How Does an Aging Surgeon Population Affect Patient Care?

A recent study showed that a large number of surgeons in the United States are reaching retirement age with no plans to put down their scalpel. What this can mean to the patients they treat has yet to be determined.

The February 2016 issue of The Surgical Clinics of North America directs our attention to a not-unexpected but important fact: Approximately one-third of currently active surgeons in the United States are older than 55-years-old, and 15% of surgeons are older than 65. Many of these surgeons have no plans to retire, and unlike commercial pilots or surgeons in the United Kingdom, they are not subject to mandatory retirement, but they face the same changes associated with aging that all people do.

Certain surgical specialties tend to have older physicians. The oldest average age was identified among urology and thoracic surgeons, and orthopedic, ophthalmic and plastic surgery specialists follow closely behind. Rural areas tend to have older surgeons than urban areas.

In academia, surgical educators are also aging. Since 1967, the average proportion of educators aged 55 or older has increased from 9 to 27%.

One concern about aging surgeons is that most experience a slow decline in physiologic processes. Declining neurocognitive, sensory, and neuromuscular function can negatively influence patient care.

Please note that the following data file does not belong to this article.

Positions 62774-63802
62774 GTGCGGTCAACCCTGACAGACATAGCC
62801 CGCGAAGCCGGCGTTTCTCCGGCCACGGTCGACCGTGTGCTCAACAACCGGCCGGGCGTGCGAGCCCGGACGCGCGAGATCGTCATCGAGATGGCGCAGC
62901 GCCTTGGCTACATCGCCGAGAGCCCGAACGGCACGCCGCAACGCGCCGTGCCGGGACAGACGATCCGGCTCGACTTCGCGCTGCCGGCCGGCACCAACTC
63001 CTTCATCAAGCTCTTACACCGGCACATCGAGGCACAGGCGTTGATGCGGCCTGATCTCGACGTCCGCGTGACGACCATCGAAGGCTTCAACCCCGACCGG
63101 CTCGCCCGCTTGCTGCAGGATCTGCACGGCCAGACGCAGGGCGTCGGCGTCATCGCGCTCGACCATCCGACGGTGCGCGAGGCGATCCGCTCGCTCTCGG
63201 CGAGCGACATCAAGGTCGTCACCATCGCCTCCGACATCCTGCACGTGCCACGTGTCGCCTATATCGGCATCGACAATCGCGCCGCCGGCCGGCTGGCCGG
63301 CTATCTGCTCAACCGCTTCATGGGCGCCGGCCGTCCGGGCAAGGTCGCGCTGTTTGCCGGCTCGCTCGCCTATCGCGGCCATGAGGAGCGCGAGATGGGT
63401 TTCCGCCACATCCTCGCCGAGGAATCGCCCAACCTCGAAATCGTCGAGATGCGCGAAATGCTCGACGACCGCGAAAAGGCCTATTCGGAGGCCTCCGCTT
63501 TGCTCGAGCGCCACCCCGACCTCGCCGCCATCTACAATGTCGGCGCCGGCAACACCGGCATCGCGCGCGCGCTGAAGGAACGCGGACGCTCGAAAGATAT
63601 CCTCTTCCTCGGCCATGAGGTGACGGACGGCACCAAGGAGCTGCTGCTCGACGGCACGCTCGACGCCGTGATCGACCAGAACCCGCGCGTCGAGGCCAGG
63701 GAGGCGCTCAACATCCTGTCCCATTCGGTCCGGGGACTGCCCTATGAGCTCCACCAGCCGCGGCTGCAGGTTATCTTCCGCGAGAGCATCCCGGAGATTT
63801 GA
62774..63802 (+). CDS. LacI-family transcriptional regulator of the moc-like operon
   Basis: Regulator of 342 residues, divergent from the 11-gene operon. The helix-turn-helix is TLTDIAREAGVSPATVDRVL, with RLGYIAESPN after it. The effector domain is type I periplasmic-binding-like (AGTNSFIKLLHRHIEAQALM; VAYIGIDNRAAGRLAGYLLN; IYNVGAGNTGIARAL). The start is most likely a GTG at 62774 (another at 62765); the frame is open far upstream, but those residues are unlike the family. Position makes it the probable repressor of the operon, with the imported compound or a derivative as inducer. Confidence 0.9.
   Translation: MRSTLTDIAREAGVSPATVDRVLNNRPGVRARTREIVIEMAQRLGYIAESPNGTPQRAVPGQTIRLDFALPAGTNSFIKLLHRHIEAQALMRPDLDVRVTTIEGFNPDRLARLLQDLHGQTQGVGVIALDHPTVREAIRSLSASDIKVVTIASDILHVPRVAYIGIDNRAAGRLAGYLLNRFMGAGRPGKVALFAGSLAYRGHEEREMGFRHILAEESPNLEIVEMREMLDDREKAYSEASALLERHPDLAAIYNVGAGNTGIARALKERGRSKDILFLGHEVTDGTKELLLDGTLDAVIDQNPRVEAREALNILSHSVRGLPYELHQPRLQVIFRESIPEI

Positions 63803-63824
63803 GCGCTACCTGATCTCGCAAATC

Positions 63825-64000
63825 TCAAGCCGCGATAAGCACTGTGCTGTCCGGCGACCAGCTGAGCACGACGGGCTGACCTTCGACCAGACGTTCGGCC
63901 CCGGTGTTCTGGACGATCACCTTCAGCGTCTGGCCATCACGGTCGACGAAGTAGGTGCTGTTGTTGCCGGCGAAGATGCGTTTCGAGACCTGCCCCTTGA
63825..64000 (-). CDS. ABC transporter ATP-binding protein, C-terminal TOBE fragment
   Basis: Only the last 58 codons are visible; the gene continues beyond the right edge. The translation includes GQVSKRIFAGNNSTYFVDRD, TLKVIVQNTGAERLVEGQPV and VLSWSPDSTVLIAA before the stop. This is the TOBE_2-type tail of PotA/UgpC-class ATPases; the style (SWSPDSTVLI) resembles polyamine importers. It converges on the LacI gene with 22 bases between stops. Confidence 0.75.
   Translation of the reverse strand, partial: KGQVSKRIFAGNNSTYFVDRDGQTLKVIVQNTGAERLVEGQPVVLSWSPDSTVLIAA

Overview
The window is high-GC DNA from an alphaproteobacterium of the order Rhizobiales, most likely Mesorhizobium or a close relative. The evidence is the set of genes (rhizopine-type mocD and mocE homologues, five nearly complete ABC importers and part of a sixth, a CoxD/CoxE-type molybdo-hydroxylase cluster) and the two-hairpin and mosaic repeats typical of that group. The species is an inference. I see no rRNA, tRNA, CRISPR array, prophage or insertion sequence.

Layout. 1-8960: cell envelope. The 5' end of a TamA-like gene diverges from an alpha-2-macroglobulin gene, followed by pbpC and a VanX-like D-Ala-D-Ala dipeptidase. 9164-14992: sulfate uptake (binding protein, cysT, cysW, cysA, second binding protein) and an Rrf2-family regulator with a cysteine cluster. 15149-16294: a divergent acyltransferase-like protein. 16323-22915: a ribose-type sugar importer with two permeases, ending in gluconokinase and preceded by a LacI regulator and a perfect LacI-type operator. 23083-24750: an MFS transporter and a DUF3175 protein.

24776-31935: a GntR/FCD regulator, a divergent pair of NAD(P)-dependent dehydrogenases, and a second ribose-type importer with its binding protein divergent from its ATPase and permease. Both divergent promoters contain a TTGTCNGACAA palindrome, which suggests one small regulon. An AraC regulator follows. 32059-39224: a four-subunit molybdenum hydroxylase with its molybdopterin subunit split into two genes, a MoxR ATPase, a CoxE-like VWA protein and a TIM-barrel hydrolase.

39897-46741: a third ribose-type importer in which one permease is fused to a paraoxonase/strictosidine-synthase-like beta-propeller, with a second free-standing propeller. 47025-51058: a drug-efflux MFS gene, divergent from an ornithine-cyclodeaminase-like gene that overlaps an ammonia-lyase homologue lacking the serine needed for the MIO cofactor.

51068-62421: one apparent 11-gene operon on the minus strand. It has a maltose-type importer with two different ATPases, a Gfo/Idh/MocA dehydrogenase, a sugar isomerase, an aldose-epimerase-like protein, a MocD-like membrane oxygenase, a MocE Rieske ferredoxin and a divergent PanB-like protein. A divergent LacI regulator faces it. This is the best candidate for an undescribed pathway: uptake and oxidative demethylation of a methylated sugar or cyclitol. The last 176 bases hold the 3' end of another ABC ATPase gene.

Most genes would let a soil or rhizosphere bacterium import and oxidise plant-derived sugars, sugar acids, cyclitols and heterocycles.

The authors address surgical practice’s growing complexity and the possibility that physiologic impairments associated with aging might limit the aging surgeon’s ability to keep up. Studies have been conducted and are underway to examine this possibility. Some studies have reported that older surgeons often have knowledge deficits and may eschew some modern standards of care.

Finally the authors discuss what they call a paradox. They indicate that although many people believe that greater experience is beneficial, an evolving body of literature documents an inverse relationship between greater experience and quality patient outcomes.

The authors discuss ways to assess competency including robust recertification programs. They indicate that self-assessment and peer review programs can be flawed, and should not be used to determine competence.

The authors also cover mechanisms aging surgeons employ to remains in practice, and conclude with a recommendation that the healthcare systems needs to develop positions for older surgeons so they can continue to contribute.